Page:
The process of creating and updating project requirements is often split between the client and service provider. If you have a detailed requirements and want to directly control your development team – use the team extension model and use the provider’s developers as your own team. If you have requirements, but want to make use of the experience of the service providers to improve and refine them – use a development outsource model to have the analysis, design and project development done by the service provider. If you only have business goals – use the project outsource/managed service model, in which the service provider will take over the entire process – starting with designing a business model and proposal for your project(s), refining it, implementing it, and continuously supporting and further expanding it over time.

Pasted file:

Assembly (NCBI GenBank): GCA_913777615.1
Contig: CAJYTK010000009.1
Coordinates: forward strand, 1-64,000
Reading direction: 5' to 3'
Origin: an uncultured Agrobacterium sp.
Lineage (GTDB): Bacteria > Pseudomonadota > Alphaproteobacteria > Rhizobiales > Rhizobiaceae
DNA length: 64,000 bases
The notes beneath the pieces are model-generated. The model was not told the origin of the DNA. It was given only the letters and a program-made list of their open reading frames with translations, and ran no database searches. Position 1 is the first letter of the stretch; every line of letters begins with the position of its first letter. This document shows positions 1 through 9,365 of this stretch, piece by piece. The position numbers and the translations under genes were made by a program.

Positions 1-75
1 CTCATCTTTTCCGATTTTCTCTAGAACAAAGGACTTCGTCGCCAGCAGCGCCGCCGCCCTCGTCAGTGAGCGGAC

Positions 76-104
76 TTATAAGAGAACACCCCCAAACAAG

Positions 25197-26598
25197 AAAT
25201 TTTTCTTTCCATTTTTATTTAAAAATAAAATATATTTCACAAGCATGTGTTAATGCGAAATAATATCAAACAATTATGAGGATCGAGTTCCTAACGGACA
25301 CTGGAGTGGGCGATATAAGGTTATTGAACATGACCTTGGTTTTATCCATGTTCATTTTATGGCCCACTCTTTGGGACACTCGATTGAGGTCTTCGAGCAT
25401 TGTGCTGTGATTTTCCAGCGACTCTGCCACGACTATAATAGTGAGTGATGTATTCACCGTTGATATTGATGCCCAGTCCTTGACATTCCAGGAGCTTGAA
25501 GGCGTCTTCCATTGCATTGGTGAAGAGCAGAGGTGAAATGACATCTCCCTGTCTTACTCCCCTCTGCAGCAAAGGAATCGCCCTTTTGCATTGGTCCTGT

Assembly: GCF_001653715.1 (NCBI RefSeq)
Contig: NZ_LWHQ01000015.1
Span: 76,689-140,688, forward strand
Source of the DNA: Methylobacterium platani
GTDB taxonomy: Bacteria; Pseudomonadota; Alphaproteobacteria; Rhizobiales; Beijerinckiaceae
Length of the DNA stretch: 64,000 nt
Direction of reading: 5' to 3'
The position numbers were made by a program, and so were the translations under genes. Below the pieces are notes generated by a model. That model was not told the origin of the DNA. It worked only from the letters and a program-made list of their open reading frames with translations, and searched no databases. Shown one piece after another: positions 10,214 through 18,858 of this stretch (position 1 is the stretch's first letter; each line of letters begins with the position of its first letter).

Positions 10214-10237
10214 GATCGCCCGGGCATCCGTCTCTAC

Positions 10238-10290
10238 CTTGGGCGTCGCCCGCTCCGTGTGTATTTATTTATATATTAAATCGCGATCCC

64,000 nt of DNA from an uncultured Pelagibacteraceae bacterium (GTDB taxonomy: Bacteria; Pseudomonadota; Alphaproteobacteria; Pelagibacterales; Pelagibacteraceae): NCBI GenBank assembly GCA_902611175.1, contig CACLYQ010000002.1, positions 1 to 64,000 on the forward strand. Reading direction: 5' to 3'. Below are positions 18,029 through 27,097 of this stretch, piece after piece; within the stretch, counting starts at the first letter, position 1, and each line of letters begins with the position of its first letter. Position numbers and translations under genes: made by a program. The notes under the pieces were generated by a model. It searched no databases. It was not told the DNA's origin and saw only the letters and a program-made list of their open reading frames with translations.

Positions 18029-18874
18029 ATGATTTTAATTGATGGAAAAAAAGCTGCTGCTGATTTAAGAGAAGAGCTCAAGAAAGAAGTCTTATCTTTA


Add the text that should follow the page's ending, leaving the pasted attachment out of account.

Read more about cooperation models.
To start defining the project requirements, we need to answer a few questions. The first one is about platforms – does the client want to release the app for iOS, Android, Windows Phone? Depending on goals, you can pick all of the above, if you want to have almost 100% market coverage, or only some of them to save on expenses. Every platform is different, and each one requires a slightly different approach to designing certain features. This is specific to the mobile world – projects typically have exactly the same requirements, but the resulting apps are slightly different on each platform. They are customized to the UI standard of each platform, tailored to services offered by each platform owner, and designed to be familiar to the target audience of each system. Those differences lead to the biggest question in mobile projects: Native or cross-platform development?